New Bail Policy in Los Angeles Superior Working, Despite Fearmongering by Opponents, Charges Justice Group

Gavel with open book and scales on table

Gavel with open book and scales on table

By The Vanguard Staff

LOS ANGELES, CA –Vera Institute of Justice’s California affiliate this week said Los Angeles Superior Court’s implementation of a new bail policy this month is working, despite “fearmongering” opponents.

Michelle Parris, director of Vera California, said Pre-Arraignment Release Protocols (PARP) is an “essential first step toward safety, justice, and the end of a two-tiered criminal legal system where the rich can buy their freedom while the poor languish in jail.”

Parris added, “We have long known that money bail does not keep us safe. It undermines fairness and justice, disproportionately harms Black, Latino, and poor people, and exacerbates cycles of poverty. 

“On any given day, there are more than 6,000 people in our jails—not because they are a danger to the community, but largely because of an inability to pay bail. We can see across this county that this system has not worked for the people of Los Angeles and that our communities deserve a better approach to public safety.”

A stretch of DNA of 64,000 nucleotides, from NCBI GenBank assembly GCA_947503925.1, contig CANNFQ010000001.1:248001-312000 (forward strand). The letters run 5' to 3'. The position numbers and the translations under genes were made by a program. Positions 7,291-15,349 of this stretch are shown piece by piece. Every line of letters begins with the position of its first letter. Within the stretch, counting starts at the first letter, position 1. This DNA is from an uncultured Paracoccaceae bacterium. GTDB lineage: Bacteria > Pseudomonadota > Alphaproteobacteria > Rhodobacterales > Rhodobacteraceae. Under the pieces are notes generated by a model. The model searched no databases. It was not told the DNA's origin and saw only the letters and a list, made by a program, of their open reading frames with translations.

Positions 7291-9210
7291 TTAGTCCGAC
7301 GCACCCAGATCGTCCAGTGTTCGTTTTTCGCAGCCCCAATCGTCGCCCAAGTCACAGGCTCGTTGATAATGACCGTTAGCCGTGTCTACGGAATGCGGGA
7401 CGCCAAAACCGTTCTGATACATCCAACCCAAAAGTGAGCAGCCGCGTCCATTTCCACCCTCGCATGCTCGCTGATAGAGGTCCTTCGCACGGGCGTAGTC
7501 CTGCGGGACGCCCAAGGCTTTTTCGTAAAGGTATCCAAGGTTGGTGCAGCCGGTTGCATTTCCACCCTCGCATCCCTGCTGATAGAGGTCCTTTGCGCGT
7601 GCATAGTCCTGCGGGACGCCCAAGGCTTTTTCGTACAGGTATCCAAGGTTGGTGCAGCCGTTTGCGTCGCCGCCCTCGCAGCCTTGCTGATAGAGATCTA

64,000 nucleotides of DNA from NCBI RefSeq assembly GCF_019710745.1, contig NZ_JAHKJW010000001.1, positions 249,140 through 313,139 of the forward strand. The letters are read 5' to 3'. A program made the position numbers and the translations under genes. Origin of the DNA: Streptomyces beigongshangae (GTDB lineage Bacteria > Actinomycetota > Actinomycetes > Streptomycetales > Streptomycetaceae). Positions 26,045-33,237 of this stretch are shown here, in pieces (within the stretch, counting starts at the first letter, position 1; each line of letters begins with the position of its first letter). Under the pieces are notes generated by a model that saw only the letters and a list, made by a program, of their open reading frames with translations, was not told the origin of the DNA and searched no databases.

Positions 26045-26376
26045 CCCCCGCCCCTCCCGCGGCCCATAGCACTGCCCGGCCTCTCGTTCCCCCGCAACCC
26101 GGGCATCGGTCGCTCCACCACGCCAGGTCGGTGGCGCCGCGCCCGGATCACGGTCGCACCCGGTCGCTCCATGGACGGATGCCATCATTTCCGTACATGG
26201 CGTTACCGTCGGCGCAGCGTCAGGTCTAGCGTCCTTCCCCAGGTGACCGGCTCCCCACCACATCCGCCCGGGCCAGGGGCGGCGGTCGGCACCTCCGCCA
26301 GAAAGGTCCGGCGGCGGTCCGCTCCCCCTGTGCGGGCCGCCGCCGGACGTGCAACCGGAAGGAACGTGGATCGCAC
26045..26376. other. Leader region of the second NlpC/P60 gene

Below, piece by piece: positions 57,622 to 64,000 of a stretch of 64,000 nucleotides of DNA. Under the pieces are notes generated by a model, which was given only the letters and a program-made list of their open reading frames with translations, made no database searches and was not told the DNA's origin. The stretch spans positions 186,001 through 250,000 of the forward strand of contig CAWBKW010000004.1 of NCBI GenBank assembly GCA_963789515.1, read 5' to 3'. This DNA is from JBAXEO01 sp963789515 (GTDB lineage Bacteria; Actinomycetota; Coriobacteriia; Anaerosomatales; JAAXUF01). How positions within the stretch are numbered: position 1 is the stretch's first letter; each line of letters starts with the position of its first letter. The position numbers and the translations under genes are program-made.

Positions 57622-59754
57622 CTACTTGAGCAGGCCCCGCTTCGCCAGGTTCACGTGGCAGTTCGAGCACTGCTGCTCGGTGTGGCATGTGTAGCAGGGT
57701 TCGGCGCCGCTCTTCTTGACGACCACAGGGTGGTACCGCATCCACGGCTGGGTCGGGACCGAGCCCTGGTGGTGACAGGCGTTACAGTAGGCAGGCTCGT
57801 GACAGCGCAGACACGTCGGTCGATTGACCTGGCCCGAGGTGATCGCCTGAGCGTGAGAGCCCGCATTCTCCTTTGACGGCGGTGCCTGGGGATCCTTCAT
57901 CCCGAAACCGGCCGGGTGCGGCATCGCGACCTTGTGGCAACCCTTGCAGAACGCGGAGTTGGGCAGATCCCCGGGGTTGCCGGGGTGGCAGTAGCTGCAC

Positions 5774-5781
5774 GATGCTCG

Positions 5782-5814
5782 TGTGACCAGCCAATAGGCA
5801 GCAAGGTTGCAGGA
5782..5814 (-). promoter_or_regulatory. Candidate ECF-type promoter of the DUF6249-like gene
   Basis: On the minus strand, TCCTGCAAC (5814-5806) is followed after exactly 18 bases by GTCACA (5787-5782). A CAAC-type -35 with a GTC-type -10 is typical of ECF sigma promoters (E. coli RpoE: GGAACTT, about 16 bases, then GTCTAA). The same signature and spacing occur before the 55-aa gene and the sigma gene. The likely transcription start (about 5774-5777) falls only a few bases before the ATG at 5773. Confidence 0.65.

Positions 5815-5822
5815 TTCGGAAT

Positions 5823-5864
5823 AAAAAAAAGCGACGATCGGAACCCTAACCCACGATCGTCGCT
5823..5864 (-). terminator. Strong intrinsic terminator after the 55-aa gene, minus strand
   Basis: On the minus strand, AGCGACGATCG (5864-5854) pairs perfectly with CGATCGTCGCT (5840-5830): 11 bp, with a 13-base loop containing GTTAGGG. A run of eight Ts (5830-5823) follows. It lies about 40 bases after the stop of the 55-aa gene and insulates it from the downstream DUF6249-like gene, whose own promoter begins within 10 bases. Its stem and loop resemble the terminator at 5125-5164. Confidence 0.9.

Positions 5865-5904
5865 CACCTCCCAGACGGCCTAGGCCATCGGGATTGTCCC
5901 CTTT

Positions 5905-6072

Parris chastised opponents of the system, charging they have been “working hard to fearmonger and misinform the public. They want us to be afraid—to believe that even modest bail reform will usher in a drastic increase in violent crime, smash-and-grabs, and the deterioration of our county. They are wrong, and their scare tactics should have no role in driving policy.”

The Vera California office argued, “The PARP policy builds on years of similar bail policies and extensive research that demonstrates bail reform is good for public safety. The Los Angeles Police Department’s own data showed both violent crime and property crime in Los Angeles dropped or remained effectively unchanged when a similar policy was in place. 

She noted that Harris County, Texas, has shown these policies work.

In Texas, she said when “courts issued a standing order in 2019 for most people charged with misdemeanors to be released without money bond, an independent federal monitor found no following increase in rearrest rates.”

And in Kentucky, where the State Supreme Court issued statewide orders similar to the PARP policy, data from tens of thousands of cases showed no compromise of public safety, said Parris.

“For the safety of our county and justice in our criminal legal system, Los Angeles must heed years of evidence and move forward in implementing this new bail policy. The success of PARP hinges on the close monitoring of implementation. We must guard the presumption of innocence and prioritize the safe release of our neighbors back to our communities instead of reverting to the previous money bail system that failed us for so long,” Parris said.

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